biodiversity homepage      

Observations by Gary Fewless for Green Bay WI (Lat.N 44.51° Long. W 88.02° ), except as noted. For flowers lacking conspicuous petals or sepals I define "anthesis" as release of pollen by mature anthers.

October 2006

Oct 31 Today is midway between the autumnal equinox and the winter solstice (this date is sometimes referred to as a "cross-quarter" day).
Oct 26 The most common tree species in the Green Bay area have mostly lost their leaves : Fraxinus pennsylvanica (green ash), Acer negundo (Box elder), all the Populus species (cottonwoods, aspen), Salix (willows). The leaves of the white oak group (white and bur oaks) have mostly turned brown (remaining on the branches however), but Quercus rubra (red oak) still maintains some green leaves and some in the process of turning yellow or red. Acer saccharinum (silver maple) and Acer platanoides (Norway maple) are still mostly green in many locations. Also the alien, invasive buckthorn species Rhamnus frangula (glossy buckthorn) and Rhamnus cathartica (European buckthorn) are still fully green. You can find more information on the buckthorn species on the invasive plants web page.
Oct 25 Green Bay's low temperature of 22 °F is the coldest of the season to date (our lowest temperature since March 18).
Oct 24

There are still some leaves and a little good fall color left in the Green Bay area -- most notably in the oaks.

Here is the sequence of development for Rhus hirta (staghorn sumac) from May 3 to Oct 18, in the form of a movie/quick slide show. The photos were taken at about one week intervals, with one photo missed at the end of May and another in Mid August. The sequence runs from bare branches through leaf-out, to fall colors and back to bare branches.

Oct 18

Here's the last increment in the sequence of leaf color for Rhus hirta (staghorn sumac).

Oct 17 The water level in Green Bay has been conspicuously low lately. The September monthly average level for Green Bay was about 11 inches (.92 ft) above the record low level for the month (set in 1964).
Oct 15 Green Bay reached a low temperature of 24° F this morning.
Oct 14 WI DNR is reporting that lakes in northern Wisconsin are beginning to "turn over". This is a function of the surface waters cooling with the season. As the surface water cools it becomes more dense and begins to sink, thereby forcing the warmer water beneath to rise. The result is a mixing of the water and which brings some of the nutrients in the lower levels to the surface, thereby affecting the availability of nutrients to algae. In some cases there is increased growth of algae at this time, and there is often a change in the feeding habits of fish.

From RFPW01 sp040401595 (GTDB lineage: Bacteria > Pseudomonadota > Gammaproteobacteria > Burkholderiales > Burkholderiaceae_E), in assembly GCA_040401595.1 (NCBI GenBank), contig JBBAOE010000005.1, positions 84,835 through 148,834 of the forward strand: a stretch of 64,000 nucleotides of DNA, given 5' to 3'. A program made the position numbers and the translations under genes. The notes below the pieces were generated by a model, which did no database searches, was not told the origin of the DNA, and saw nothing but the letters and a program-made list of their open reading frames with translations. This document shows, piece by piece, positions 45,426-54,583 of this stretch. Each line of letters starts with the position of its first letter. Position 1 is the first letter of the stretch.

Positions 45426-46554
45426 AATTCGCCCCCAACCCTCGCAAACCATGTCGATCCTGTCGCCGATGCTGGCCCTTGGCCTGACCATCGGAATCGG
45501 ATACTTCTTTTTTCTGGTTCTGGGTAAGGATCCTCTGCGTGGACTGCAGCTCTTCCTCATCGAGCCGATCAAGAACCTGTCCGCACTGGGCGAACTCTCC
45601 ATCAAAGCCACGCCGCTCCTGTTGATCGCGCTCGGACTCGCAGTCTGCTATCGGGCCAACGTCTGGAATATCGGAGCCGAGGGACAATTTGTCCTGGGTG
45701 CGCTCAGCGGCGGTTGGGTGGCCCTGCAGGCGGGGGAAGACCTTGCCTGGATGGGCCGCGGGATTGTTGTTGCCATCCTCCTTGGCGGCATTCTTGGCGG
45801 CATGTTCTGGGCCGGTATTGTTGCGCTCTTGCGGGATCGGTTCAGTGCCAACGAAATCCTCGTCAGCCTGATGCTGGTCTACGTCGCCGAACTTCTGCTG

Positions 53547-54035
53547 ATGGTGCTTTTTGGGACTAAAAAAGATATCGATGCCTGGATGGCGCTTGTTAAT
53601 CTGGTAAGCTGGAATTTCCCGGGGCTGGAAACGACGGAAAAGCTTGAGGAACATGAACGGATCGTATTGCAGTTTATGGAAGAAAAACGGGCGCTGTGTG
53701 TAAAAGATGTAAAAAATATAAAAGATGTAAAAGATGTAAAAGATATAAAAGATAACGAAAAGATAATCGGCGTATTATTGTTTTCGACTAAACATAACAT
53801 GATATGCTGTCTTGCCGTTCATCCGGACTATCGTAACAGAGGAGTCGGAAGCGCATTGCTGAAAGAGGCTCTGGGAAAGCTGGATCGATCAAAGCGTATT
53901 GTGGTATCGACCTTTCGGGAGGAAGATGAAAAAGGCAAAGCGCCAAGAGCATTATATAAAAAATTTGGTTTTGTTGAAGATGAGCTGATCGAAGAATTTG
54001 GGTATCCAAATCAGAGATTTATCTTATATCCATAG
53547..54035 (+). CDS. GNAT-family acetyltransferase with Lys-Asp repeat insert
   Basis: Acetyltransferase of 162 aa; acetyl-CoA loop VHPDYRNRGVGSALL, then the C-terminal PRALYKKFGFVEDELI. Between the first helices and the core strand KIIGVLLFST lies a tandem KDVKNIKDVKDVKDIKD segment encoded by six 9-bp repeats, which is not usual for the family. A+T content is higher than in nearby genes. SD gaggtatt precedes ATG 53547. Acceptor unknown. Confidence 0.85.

Oct 13 There were a few snowflakes in Green Bay again today. The temperatures were a little warmer and the winds were stronger, out of the west--averaging 16.8 mph for the day with a peak of 39 mph.
Oct 12 Green Bay's low temperature was 27° F this morning. That is our lowest temperature since April 8. There was also a little snow (trace).
Oct 11

There were snow flurries widely in Wisconsin today, with a few areas in the north reporting at least an inch of accumulation (and more in western upper Michigan).. Green Bay's low temperature was 31° F as a large cold air mass moves in from central Canada.

Oct 10 Here's another increment of the photo series for leaf color change in Rhus hirta (staghorn sumac). Note that the intervals are not all equal. The peak of bright red color was between Sep20 and Oct 3 and the leaves fell very quickly thereafter.
Oct 09

Many of the Asters can still be found in flower in the northeastern Wisconsin area, including A. ciliolatus, A. cordifolius, A. ericoides, Aster laevis, A. lanceolatus, A. lateriflorus, A. macrophyllus, Aster novae-angliae, A. pilosus and A. sagittifolius. Common names and photos of these species can be found at this web site.

Euonymus alata (burning bush) leaves are bright red now on UW-Green Bay campus.

Oct 08 Today was unseasonably warm in northeastern Wisconsin, with the temperature reaching 77° F in Green Bay.
Oct 06

The temperature in Green Bay reached 35° F this morning and there was scattered frost and a very heavy dew.

This should be a good weekend for viewing the Fall leaf colors in northern Wisconsin.

Oct 04

Yesterday I posted a photo of leaf color change for Rhus hirta over the last 6 weeks. Last night Green Bay experienced thunderstorms with strong rains (1.25 inches) and strong wind. Here are two photos documenting the change of the same Rhus hirta clone since yesterday. It appears that there was a significant loss of leaves overnight.

Oct 03

Canada Geese in large numbers are grazing in fields in the Green Bay area. In evening and mornings there have been 400-500 geese in this field in Allouez in recent days. They are extremely vocal and goose music is among my favorites. If you try this web site you can scroll down to the microphone and click to hear the call of the canada goose.

Compare the leaf color of Rhus hirta (staghorn sumac) over the last 6 weeks.

Oct 01

Autumn leaf color is advancing quickly in northeastern Wisconsin. In some locations the leaves have begun to fall and in others there are still many green leaves. Here's a photo of Acer rubrum (red maple) in Marinette County. The fully green tree to the left is Quercus ellipsoidalis (Hill's oak ). For help in identifying red maple click here.

© 2001-2004 The Cofrin Center for Biodiversity and the University of Wisconsin Green Bay, All Rights Reserved
Last updated on May 20, 2015